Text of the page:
J&J dives into the hands of Fate


Johnson & Johnson's deal with Fate Therapeutics, signed yesterday, again underlines the importance of securing a renewable cell source for allogeneic cell therapies. Initial values are not colossal, with J&J paying $50m up front and making a $50m equity investment at a 47% premium, but milestone biodollars come in at around $3bn. J&J will contribute up to four antigen-binding domains, and Fate will carry out preclinical work on induced pluripotent stem cell (iPSC)-derived Car-NK and Car-T candidates. Fate opened up 17% this morning. The need to secure cell supply is pressing: some first-generation allogeneic players are hitting production bottlenecks as they struggle with cells derived from healthy donors that tend to be heterogeneous and of variable quality. J&J buying into Fate follows Allogene's deal with Notch over iPSC cell supply last November, and others will likely need to follow suit.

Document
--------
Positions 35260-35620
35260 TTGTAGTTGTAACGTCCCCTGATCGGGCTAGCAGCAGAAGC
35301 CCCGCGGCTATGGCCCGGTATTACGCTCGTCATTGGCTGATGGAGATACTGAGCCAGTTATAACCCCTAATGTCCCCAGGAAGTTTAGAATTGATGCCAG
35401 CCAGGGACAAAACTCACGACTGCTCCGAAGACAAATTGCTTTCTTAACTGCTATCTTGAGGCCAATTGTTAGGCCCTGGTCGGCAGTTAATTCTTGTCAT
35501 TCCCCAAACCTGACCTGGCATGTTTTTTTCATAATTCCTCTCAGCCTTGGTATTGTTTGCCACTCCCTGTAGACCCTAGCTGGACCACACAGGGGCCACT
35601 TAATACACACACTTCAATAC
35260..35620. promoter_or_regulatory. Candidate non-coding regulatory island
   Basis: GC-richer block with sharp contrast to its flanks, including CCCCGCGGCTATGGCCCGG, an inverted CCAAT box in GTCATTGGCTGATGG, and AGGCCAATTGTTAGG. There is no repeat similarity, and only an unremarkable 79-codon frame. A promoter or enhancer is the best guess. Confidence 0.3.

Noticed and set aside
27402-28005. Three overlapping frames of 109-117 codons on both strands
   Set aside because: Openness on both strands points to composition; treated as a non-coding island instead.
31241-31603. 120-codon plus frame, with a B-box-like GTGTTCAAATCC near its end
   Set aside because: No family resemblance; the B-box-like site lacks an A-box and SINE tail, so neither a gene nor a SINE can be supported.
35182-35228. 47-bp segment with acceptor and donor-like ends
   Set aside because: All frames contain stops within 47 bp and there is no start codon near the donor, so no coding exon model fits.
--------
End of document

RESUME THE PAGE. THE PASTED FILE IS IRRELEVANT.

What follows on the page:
Selected allogeneic cell therapy players
Company Cell source Mature cells desired
Cellectis/Allogene Healthy donors T cells
Poseida Healthy donors T (SCM) cells
Precision Biosciences Healthy donors T (N/SCM & CM) cells
Gilead/UCLA "Artificial thymic organoid", iPSC, feeder cells T cells
Notch/Allogene iPSC, cell-free T cells
Fate Therapeutics/J&J iPSC, feeder cells NK cells & T cells
Kiadis/Cytosen Universal adult donor, no tumour cells in final product NK cells
Nkarta Adult donor, feeder cells NK cells
Source: company presentations.

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